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Thirty-First Veor, Nurobe7l3 Shallow., Norm vordi^ 50* Per Copy H
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(and people who
wont to). Section D
is just for you!
Calendar of Events?J2B
Court Docket .IOC
STAFF PHOTO BY ERIC CARLSON
Song Fit For A Queen
iMrniece luineer McKoy of Winnabow sings her heart out to take the crown in the 1993 Miss
Brunswick County Scholarship Pageant. More pageant coverage is on Pages 2-1) and 4-H.
DIRECTIVE COULD MEAN JOB CUTS
Clegg Denies Hiring
Are Under Review'
BY ERIC CARLSON
Responding to complaints from
department heads who want to fill
job vacancies. County Manager Da
vid Clcgg said Monday that the
county could be facing "a massive
reduction in forcc" if he strictly ad
heres to a Board of Commissioners
directive to fill only essential posi
In fnc closing minutes of the its
Jan. 19 meeting, the commissioners
voted to approve Tom Rabon's re
quest that "all vacant employment
positions be reviewed by the county
manager prior to advertisement and
that the county manager refrain from
filling any non-essential positions."
Since then, Department of Social
Services Director Jamie Orrock
warned the DSS board that employ
ee morale and efficiency will be
compromised if he is not allowed to
fill vacancies he feels are essential.
Monday night. Health Director
Michael Rhodes told the county
health board that Clegg has institut
ed a "hiring freeze" and that his re
fusal to fill five vacancies and two
new job positions poses a "very seri
ous situation" in the health depart
Rhodes gave the board copies of a
memo he had sent to Clcgg describ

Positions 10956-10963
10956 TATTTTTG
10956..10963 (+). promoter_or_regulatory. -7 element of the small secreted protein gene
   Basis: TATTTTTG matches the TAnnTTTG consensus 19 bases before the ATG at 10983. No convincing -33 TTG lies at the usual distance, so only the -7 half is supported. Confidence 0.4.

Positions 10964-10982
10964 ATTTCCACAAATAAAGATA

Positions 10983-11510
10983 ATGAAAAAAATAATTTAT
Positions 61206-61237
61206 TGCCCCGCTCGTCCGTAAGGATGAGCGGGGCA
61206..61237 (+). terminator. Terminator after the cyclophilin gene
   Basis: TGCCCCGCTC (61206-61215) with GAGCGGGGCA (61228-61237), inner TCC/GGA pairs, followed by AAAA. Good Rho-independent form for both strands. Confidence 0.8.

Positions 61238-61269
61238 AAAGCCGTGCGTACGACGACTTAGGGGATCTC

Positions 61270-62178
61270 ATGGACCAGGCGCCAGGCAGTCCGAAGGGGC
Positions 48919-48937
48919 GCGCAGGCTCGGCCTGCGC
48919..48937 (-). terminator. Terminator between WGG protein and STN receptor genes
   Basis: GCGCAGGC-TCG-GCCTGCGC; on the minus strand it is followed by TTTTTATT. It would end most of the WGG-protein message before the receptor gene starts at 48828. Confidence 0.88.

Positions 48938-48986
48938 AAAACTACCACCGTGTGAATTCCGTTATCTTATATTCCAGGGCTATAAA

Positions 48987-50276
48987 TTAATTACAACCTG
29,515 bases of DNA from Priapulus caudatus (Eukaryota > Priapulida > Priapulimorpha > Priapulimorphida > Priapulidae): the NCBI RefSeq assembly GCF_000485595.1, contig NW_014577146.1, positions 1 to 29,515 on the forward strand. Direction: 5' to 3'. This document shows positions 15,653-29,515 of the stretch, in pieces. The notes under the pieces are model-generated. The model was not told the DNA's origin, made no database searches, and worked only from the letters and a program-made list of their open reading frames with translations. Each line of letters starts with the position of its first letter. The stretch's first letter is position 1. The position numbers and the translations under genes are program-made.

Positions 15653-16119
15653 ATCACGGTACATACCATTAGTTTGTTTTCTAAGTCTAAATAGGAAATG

ing the essential nature of each un
filled position, including two nurses,
an environmental health specialist,
an animal control officer, a commu
nity health assistant, a social worker
and a soil scientist.
In an interview after the meeting,
Clcgg said there is no hiring freeze
in county government But, he said
hiring "will be in abeyance" until he
has complied with the commission
ers' order to determine whether each
vacant position is essential.
"If Mr. Rhodes thinks I have in
stituted a hiring freeze, then perhaps
I should delete these positions from
his budget," Clegg said. "Then he
won't be in a position to send me
any more memorandums bccausc
those positions will not exist. That is
a hiring freeze."
County Commissioners Chairman
Don Warren, also a member of the
health board, said his intent in vot
ing for Rabon's motion was not to
completely halt hiring.
"There is no freeze in county gov
ernment," Warren said. "Mr. Clegg
has been given the directive to hire
at his discretion and to fill positions
based on whether they arc essential.
If Mr. Rhodes has a problem, he
needs to talk to Mr. Clegg."
No one has been hired for a coun
ty job since the commissioners' di
rective, but not because the positions
have be determined to be non-essen
tial, Clegg said.
"I am intentionally not Tilling
them bccausc I have been assaulted
with claims that this county govern
ment is over-staffed, which in many
respects I find quite puzzling in the
light of the past two budgets, in
which we have reduced the number
employees by a significant number.
"At the same lime, we have had
two management studies show that
our departments are understaffed,"
Clegg said. "I find it easy for critics
to make blanket statements that gov
ernment is fat and inefficient when
independent third-party inquiries
make findings that arc inconsistent
with that belief."
Clegg said that since the commis
(See COUNTY, Page 2-A)
Task Group To Grapple With G
BY SUSAN USHEP may be rural in nature and a beautiful resort area, it "is
Superintendent of Schools Ralph Johnston moved not immune from the problems" experienced in school
swiftly Tuesday to address concerns regarding safely in districts elsewhere.
the Brunswick County Schools. Johnston is also talking with the Brunswick County
Early Tuesday he began putting together a "school Sheriff's Department about developing an in-service ed
safety task group" of 12 to 15 educators, law officers, ucation program for school system staff and faculty. In a